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Adelaide must back its architects: Grieve


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South Australia has an extraordinary record for invention and for creation of companies capable of competing on the world stage, with no sector demonstrating this better than the building and construction industry.

Builders Baulderstone and Hansen Yuncken are now major players on the national stage, while three of Australia’s biggest national architectural practices – Woodhead, Hassell, and Woods Bagot – have enviable international reputations, having started here in Adelaide.

Woodhead, however, this week merged with engineering firm GHD. It’s future as a standalone business is uncertain.

Our State Government recognises the need to attract and retain talented people in order to create a vibrant, competitive economy, and architectural graduates are just the type of people that we are looking to keep in South Australia.

Each year, Adelaide University and the University of South Australia (UniSA) together produce 100 fine architectural graduates. To provide these graduates with full-time employment requires an annual increase in expenditure of between $200 million and $300 million worth of architecturally designed construction projects.

The spending is there, but despite the extraordinary construction activity that has been commissioned in the recent past, many SA graduates have not been able to find work in Adelaide. Why? Much of the work is being awarded to interstate design practices.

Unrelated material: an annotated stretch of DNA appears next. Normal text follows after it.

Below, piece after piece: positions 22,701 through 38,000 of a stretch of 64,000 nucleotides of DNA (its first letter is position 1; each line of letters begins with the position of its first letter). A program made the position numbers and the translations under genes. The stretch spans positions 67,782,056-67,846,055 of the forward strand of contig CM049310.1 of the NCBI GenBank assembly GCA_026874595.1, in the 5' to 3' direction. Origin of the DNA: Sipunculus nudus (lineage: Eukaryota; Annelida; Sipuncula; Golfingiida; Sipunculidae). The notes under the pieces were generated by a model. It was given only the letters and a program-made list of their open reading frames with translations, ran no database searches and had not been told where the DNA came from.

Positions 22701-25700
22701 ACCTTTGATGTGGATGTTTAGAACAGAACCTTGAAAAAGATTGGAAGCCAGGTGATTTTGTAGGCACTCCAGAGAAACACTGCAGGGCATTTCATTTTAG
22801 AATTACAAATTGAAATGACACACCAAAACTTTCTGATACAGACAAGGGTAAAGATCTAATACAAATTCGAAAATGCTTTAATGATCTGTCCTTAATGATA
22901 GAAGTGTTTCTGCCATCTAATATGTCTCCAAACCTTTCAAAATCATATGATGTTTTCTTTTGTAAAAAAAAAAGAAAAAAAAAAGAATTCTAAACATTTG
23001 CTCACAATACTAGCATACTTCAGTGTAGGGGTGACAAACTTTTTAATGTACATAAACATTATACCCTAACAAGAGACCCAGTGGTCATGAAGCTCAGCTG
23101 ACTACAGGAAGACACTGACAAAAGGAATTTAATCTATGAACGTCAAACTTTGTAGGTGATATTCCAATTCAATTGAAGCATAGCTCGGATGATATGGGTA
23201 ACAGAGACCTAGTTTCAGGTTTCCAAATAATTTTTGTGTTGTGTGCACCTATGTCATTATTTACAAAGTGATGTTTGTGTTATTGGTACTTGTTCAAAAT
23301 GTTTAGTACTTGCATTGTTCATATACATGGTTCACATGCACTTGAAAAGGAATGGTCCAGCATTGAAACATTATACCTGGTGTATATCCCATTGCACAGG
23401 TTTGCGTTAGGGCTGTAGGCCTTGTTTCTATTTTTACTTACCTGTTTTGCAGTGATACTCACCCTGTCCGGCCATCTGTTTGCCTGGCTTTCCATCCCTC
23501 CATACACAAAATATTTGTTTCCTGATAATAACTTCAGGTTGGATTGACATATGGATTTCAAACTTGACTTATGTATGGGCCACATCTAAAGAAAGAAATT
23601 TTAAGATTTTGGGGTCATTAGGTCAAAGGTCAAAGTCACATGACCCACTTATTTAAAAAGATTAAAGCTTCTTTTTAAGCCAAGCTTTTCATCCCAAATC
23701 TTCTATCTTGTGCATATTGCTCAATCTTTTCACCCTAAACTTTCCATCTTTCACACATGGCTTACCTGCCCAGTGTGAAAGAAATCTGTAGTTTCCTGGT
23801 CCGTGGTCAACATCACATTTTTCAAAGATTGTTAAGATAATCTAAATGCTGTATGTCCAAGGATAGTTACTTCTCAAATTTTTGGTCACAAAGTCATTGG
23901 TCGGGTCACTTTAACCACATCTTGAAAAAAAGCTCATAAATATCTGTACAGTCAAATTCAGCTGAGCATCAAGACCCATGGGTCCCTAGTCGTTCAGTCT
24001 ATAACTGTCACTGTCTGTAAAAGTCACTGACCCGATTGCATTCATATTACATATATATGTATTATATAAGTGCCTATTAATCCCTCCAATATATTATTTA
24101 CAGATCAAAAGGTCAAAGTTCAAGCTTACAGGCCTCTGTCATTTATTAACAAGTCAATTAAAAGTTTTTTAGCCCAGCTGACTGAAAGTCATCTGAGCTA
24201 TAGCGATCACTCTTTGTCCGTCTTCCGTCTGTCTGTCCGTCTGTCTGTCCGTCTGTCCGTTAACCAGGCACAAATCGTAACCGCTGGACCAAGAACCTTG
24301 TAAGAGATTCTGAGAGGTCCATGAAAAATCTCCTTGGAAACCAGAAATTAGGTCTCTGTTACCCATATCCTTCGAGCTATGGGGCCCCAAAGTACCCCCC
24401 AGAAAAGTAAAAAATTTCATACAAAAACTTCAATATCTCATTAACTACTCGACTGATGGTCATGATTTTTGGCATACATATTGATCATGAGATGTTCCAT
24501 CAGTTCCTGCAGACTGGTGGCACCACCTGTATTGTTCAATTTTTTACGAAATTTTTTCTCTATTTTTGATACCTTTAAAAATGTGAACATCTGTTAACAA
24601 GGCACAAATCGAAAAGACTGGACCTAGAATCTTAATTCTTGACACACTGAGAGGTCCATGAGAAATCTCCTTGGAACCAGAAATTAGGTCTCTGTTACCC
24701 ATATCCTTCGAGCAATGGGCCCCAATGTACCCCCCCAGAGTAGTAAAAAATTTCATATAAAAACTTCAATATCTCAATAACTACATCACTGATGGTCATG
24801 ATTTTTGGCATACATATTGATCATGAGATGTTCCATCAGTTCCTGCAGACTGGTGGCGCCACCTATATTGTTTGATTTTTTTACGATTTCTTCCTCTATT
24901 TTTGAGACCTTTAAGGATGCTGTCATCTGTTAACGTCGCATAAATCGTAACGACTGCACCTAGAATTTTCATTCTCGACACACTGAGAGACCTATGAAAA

It is critical that graduates in architecture find meaningful employment as soon as possible after completing their studies, but local practices are in no position to offer them jobs. So they have to head interstate, and are often lost to us forever.

There have been many recent examples of contracts being awarded to interstate architects and contractors. Supporting local industry by supporting local contractors should be a simple issue: building local capacity builds community resilience.

While, in most cases, the interstate firms have partnered with local practices, this has not always been so.  And questions need to be asked as to how much capacity-building these partnerships engender.

We do not have a good recent track record of building capacity in our design industries.  Over the last decade, for example, both UniSA and Adelaide University have been responsible for some of the best projects in Adelaide. Unfortunately, both universities have consistently employed interstate architects to design them.  Where is the confidence in their own courses and graduates?

The most recent example was Adelaide University commissioning a Victorian architect to design its new medical school, without providing local architects the opportunity to submit their credentials. It shows a disappointing lack of confidence in local architectural professionals, many of whom are graduates of the university.

Similarly, many of the new buildings in the Riverbank precinct have been designed predominantly by interstate practices. There are jobs in design as well as construction, and many of these are going interstate, along with our tax dollars.

This practice has to stop.  If we are serious about a resilient economy, we must pull together, we must collaborate and we must support one another to build our expertise and capacity.  We’ll never compete globally if we don’t build our local capacity.

Steve Grieve is the director of award-winning Adelaide architecture firm Grieve Gillett and president of the South Australian Chapter of the Australian Institute of Architects.


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